The Dangers Of Backtesting Your Trading System

Today we've invited Hugh of to talk a little bit about the dangers of backtesting.

Hugh loves to surf, drinks butter with his coffee, is almost the same height as Jeremy Lin and aspires to be a Professional Forex Trader.  He logs his trades, interviews professional traders, does trading software tutorials and analyzes his backtesting results on his Forex trading blog .

You have finally done it! After a 36 hour marathon backtesting session, 15 pots of coffee and some smelling salts, you finally have the vital stats on your new discretionary technical trading system called the GekkoSmasher 3. And the results look very promising...

According to your summary screen, you would have averaged 72.3% per year over the past 10 years. You can’t help but put your Realtor’s number back on speed dial. Time to move on up to the Hamptons.

Hoooold on there Tiger. Let’s take a step back and think about what those testing results really mean and what you can really expect in real life trading. Those numbers may be lying to you.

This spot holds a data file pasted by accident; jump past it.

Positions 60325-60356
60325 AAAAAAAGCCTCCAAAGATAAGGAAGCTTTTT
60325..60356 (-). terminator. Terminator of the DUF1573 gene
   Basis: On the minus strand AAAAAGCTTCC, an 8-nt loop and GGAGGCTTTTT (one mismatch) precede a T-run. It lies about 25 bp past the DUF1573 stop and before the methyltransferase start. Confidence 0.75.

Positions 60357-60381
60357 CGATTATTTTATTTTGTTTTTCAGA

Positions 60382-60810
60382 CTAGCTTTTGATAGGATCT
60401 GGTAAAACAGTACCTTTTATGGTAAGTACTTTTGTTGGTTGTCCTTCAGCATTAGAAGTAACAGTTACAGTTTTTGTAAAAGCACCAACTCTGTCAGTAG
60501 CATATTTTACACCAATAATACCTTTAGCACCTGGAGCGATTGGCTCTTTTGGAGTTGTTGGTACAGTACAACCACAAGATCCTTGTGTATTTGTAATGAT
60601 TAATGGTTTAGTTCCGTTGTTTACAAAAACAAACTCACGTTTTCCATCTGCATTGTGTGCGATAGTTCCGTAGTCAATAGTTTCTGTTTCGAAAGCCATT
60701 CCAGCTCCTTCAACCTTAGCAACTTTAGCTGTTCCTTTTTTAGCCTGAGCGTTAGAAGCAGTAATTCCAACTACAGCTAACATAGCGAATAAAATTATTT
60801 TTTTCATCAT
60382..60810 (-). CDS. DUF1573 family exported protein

Of course this scenario is completely made up, but the pitfalls of taking your backtesting results at face value are very real. In this post, I’m going to briefly go through some considerations that have to be taken into account when backtesting a trading system and the booby traps that might be hidden in the numbers.

Are You Awake?

With backtesting, you can sit down and take every single trade that comes up because your are scrolling through the charts so rapidly. This is great because you can find out very quickly if your system is viable or not.

But in real life, you actually have to eat, run errands, exercise and do that annoying thing called sleep. So you may not be available during the times when your system makes the biggest profits.

The solution is to take your backtesting results and map out when most of your winning trades open. Are you available to trade during these times? If not, can you change your schedule to trade during these times?